[CNI News thanks Kenny Young of TASK (firstname.lastname@example.org) for forwarding the text of a February 15 Associated Press story on fireball sightings, and Marilyn Roper for sending a story from the Bangor (Maine) Daily News, dated January 30, 1998.]
In the February 1 edition of CNI News, we reported an unusual cluster of fireball sightings over Colorado and Wyoming that occurred on January 27, 1998. In one instance, a fireball over Wyoming caused turbulance felt by a commercial airline pilot flying in the area. At least two and possibly three or more separate fireballs were also sighted that day, within a few hours of each other, in the vicinity of Breckenridge, Colorado.
Only later did we learn from a reader in Maine that on that same day, January 27, at least one and perhaps two large fireballs were seen and heard by many witnesses in northern Maine and the nearby border region of Canada.
According to the Bangor Daily News, many witnesses were first alerted to the event when they heard a series of loud explosions in the sky.
Pam Pelletier of St. Agatha, Maine, said she was walking her dog at about 7:30 pm that night when she heard a loud noise in the northern sky. "It sounded like an explosion, a thunderclap," she said. "It was a series of explosions, more than one, maybe as many as seven or eight." From her vantage point, Pelletier could not see anything in the sky.
But police departments in Fort Kent and Madawaska, in the northernmost part of Maine near the Canada border, received reports of a bright fireball.
Ellen Cousins of Millinocket said she saw the "bright orange thing streak across the sky" between 7 and 8 pm. "It reminded me of a gun flare. It was bright orange with a white tail. It was bright all around this thing. I have never seen anything like this," she said.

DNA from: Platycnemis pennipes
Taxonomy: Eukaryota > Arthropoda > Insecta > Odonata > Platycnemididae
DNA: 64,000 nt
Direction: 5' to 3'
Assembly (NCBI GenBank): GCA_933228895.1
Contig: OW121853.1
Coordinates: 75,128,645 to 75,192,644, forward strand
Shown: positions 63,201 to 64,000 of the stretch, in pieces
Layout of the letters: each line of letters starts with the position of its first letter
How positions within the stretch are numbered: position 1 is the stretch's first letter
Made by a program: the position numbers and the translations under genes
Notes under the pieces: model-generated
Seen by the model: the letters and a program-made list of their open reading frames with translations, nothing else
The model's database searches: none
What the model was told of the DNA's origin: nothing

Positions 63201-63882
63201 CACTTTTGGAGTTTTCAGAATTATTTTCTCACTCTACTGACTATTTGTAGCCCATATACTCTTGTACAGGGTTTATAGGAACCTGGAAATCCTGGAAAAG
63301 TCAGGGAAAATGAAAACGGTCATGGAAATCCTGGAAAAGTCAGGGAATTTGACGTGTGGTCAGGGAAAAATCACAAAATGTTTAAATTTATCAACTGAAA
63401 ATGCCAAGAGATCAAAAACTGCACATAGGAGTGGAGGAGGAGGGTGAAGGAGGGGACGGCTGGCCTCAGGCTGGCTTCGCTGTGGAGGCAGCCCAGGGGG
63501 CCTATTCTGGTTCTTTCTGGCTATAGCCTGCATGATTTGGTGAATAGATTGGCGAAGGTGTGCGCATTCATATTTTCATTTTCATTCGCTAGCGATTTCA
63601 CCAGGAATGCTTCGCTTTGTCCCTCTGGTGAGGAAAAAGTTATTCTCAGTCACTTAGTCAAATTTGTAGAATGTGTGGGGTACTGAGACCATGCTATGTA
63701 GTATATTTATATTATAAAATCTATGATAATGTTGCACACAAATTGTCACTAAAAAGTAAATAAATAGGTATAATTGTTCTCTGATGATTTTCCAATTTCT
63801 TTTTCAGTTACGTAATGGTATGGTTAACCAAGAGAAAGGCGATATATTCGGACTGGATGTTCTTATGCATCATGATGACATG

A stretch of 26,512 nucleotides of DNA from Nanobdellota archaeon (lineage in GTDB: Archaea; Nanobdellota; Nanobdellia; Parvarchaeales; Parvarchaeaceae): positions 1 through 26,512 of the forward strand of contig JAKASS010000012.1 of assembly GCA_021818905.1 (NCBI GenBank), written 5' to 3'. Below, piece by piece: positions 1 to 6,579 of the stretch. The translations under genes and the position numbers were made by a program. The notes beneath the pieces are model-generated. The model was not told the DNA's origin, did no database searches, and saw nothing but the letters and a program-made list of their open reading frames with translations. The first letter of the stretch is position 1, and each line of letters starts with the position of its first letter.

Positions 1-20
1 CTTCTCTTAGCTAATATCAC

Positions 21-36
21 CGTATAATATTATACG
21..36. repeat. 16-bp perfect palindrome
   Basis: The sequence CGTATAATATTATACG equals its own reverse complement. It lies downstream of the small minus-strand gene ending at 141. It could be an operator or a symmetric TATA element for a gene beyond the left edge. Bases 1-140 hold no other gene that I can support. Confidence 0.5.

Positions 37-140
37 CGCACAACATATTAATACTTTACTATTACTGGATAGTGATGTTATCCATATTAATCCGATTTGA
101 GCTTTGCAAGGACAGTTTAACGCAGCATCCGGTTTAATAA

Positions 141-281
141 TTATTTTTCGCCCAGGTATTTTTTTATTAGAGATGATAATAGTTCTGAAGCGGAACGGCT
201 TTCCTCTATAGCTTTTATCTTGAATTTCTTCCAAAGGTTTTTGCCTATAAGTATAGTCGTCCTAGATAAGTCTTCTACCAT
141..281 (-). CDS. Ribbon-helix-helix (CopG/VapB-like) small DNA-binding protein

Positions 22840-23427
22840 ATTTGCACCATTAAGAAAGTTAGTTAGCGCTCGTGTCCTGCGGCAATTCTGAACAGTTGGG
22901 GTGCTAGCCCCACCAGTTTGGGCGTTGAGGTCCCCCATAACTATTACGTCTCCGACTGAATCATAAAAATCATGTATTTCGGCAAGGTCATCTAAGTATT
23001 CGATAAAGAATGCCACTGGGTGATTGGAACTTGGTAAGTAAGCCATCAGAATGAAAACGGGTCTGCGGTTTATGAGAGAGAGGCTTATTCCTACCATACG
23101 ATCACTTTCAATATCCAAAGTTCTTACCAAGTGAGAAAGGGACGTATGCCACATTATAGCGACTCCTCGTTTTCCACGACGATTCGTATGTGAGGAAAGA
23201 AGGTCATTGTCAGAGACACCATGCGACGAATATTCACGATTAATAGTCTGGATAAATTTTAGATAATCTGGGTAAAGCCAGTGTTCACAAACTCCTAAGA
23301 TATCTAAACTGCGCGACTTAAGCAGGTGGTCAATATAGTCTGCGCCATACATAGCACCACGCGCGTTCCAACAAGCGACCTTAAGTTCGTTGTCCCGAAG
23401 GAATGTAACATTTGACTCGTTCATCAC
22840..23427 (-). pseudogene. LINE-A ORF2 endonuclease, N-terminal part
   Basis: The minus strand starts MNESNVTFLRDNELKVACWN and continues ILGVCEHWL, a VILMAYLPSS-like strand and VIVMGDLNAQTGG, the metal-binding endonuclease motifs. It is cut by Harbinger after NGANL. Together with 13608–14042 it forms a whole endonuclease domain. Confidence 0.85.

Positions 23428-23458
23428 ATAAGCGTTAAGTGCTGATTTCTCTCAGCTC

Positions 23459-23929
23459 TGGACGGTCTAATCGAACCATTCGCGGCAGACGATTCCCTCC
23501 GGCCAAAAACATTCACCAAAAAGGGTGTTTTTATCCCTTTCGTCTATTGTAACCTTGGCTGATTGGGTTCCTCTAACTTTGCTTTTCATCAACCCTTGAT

Kelly Sirois and her father Ron Sirois of Oakland said there were two distinct explosion about two hours apart. "It happened twice, about 8:30 pm and 10:30 pm," Kelly said. It was kind of like something hitting the house."
Eveyln Robinson was driving on Interstate 95 from Houlton toward Island Falls when she saw it. She put the time at about 9:30 pm. "It was very fast, very bright, and falling to the ground at a 45-degree angle. It was very shocking to see that so close. It unnerved me a bit," she said.
The Federal Aviation Administration said there were no missing planes in the area. A spokesman for a local planetarium said no major meteor activity had been expected, although the eyewitness accounts sounded to him like meteor sightings.
Meanwhile, according to the Associated Press, still another object -- thought to be a meteorite -- was seen and heard at sunrise in eastern Colorado on January 30, making at least four separate fireballs seen over Colorado during the month. Two of those were bright enough to be widely seen on broad daylight, and also had trails of smoke.
"The smoke trail is an indication that the object was quite big and strong," said Doug Revelle, a scientist at Los Alamos National Laboratory. "Over the globe we see objects that are about a meter across an average of only 12 times a year."
Scientists familiar with the recent sequence of events are genuinely puzzled.
"We can't attribute it to anything. But it is unusual to have so much activity," said Jack Murphy of Denver's Museum of Natural History. Doug Revelle agreed that it would be hard to account for so many events in this short span of time.
University of Denver astronomer Robert Stencel suggested that Earth may be getting pelted with pieces of the Hale-Bopp comet. Early in January the Earth passed through the part of space the comet had traveled. "Comets are like kids with muddy boots," Stencel said. "They leave a trail of debris in their wakes."
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